Pasa Tem­pos

Pasatiempo - - PASATIEMPO -

Mu­sic by Mar­i­lyn Manson and Jan Pi­eter­szoon Sweel­inck

MAR­I­LYN MANSON The Pale Em­peror (Hell, etc.) The cover art for Mar­i­lyn Manson’s ninth stu­dio al­bum is de­voted to a blurred black-and-white pho­to­graph of the enig­matic front­man, who is dressed in a dap­per suit. The record’s ti­tle refers to fourth-cen­tury Ro­man em­peror Con­stan­tius I, also called “Con­stan­tius the Pale” — and it’s easy enough to see a com­par­i­son be­tween the an­cient ruler (who was known for his sickly ap­pear­ance) and the singer (who cakes his face in white foun­da­tion). Never prone to sub­tlety, Manson has cre­ated a batch of 10 songs here that will ap­peal to any­one with a bent for the dra­matic. Bear­ing ti­tles like “Cupid Car­ries a Gun” and “The Mephistophe­les of Los An­ge­les” (a sur­pris­ingly mel­low and poignant track), many of th­ese seem to con­cern them­selves with clas­si­cal mythol­ogy. In “Deep Six,” the sec­ond sin­gle, he croons the word­play-heavy re­frain, “You wanna know what Zeus said to Narcissus?/You’d bet­ter watch your­self.” This is a moody al­bum in which many songs tran­si­tion be­tween Manson’s es­tab­lished industrial-rock feel and the more straight­for­ward grunge modes of the 1990s. “Third Day of a Seven Day Binge” lay­ers Manson’s low, dron­ing voice and a screech­ing gui­tar solo over a driv­ing, bluesy beat. The Pale

Em­peror oc­ca­sion­ally of­fers a hint of con­tem­po­rary in­flu­ences — The Black Keys come to mind — sug­gest­ing that Manson re­mains in the world of the living be­tween al­bums, rather than in some kind of suspended im­pe­rial iso­la­tion. — Loren Bien­venu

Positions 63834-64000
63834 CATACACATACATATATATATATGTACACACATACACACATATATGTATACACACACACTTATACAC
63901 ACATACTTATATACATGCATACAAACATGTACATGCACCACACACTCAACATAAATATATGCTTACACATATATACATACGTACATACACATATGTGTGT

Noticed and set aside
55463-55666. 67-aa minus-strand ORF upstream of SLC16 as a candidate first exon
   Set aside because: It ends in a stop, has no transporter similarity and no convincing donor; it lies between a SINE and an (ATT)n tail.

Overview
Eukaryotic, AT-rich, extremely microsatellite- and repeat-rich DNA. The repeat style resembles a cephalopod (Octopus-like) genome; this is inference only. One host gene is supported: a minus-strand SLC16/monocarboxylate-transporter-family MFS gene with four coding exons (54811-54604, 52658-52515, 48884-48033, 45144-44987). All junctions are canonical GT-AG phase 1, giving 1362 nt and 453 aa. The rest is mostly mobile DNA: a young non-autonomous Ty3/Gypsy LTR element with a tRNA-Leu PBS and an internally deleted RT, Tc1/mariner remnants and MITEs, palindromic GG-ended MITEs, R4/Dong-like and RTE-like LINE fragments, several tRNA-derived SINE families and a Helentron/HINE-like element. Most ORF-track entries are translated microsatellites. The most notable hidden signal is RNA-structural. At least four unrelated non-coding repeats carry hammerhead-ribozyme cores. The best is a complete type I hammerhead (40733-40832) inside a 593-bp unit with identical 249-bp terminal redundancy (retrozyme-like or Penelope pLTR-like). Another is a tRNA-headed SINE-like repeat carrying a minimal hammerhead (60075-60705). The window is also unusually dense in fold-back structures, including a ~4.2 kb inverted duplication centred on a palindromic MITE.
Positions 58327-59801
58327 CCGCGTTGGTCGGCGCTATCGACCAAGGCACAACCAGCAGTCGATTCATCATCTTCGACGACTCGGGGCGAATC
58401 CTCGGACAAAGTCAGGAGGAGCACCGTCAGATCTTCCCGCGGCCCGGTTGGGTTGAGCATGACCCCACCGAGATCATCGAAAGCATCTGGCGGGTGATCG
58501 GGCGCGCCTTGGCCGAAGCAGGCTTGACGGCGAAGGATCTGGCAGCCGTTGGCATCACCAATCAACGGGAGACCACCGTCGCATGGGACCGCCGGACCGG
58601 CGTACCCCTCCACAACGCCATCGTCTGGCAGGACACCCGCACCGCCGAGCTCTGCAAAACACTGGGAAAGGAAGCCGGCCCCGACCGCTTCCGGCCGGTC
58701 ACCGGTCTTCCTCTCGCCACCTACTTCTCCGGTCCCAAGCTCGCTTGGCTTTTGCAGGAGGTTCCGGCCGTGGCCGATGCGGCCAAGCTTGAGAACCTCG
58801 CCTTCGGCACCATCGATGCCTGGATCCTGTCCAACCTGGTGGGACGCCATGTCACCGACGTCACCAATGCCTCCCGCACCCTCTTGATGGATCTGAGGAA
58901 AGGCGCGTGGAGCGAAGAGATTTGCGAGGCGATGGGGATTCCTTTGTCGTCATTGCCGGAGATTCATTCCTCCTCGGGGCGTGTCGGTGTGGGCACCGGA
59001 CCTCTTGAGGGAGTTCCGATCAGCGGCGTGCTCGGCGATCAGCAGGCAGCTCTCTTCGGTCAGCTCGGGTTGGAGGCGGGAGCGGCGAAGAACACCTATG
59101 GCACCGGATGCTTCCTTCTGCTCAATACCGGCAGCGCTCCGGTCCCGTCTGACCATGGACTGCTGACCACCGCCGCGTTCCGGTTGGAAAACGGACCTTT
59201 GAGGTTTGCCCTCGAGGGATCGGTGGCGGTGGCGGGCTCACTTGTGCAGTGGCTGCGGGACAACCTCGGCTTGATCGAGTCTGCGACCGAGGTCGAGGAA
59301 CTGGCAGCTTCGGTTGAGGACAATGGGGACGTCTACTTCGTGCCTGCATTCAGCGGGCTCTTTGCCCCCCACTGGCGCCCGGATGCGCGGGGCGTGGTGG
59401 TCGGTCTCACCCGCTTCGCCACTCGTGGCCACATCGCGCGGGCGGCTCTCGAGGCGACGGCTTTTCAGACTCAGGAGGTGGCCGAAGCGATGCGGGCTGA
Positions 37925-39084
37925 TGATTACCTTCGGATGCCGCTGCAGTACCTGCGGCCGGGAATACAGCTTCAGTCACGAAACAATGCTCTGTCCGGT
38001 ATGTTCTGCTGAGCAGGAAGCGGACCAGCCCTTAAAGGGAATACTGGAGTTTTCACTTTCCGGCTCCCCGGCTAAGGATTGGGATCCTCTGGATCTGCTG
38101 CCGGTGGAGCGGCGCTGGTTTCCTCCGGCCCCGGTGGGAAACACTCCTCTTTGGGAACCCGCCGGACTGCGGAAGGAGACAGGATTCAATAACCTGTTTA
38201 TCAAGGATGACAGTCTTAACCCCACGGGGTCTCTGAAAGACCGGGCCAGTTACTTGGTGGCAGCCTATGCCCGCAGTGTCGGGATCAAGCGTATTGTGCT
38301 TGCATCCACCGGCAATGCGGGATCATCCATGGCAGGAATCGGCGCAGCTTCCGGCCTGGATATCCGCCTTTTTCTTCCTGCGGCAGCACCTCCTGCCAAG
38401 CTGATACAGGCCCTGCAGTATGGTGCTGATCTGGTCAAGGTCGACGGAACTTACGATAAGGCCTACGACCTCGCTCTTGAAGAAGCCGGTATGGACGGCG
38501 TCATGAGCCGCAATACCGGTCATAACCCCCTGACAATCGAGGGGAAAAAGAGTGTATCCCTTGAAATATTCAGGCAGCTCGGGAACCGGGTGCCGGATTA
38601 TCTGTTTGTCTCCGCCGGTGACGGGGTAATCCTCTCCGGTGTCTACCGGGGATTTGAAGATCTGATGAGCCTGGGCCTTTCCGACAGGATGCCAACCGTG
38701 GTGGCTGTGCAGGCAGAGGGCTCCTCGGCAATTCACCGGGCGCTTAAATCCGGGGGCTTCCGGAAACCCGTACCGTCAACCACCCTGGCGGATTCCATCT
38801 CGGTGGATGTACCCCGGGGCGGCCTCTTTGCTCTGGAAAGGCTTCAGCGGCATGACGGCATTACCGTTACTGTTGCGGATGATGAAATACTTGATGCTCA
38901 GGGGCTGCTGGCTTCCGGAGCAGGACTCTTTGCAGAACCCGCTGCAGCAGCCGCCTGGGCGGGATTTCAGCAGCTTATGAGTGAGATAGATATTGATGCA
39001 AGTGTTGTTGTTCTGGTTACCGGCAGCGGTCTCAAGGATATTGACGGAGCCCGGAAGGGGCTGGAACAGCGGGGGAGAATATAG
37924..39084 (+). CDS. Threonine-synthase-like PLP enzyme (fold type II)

SÉBASTIEN WON­NER Jan Pi­eter­szoon Sweel­inck: Ma Je­une Vie a une Fin (K617) Walk into the Ri­jksmu­seum in Am­s­ter­dam and you’ll see his face glow­ing out from a stained­glass win­dow: Jan Pi­eter­szoon Sweel­inck, a tow­er­ing fig­ure of Dutch mu­sic. Hailed as the “Or­pheus of Am­s­ter­dam” and the “maker of or­gan­ists,” Sweel­inck (1562-1621) at­tracted a stream of as­pir­ing or­gan­ist-com­posers to study with him, and sev­eral es­tab­lished what be­came known as the North Ger­man or­gan school, which ul­ti­mately led to the crown­ing glory of Jo­hann Se­bas­tian Bach. Sweel­inck’s key­board mu­sic is most fre­quently played by or­gan­ists, but it also springs to life on the harp­si­chord, as it does in this el­e­gantly ren­dered recital by Sébastien Won­ner. The Low Coun­tries served as a hot­bed of harp­si­chord build­ing in the 17th cen­tury, and Won­ner plays a copy of a harp­si­chord built in 1612 by the Ruck­ers shop in An­twerp, one that ef­fec­tively unites two sep­a­rate harp­si­chords (tuned a fourth apart) into a sin­gle in­stru­ment. The sound cap­tured by K617’s en­gi­neers is warm, vi­brant, and close-up; the ef­fect is quite like what a harp­si­chordist hears from his per­spec­tive. Pages are filled with fig­u­ra­tions of flow­ing, dec­o­ra­tive scales, which Won­ner in­ter­prets with rhyth­mic fi­nesse and im­pe­tus. Among the most win­ning of the 14 num­bers in his recital are rav­ish­ing vari­a­tions on such popular songs of the day as the Pad­u­ana Lachry­mae and the Pa­vana His­pan­ica (you’ll rec­og­nize both) and fan­tasies on Protes­tant hymn-tunes. — James M. Keller

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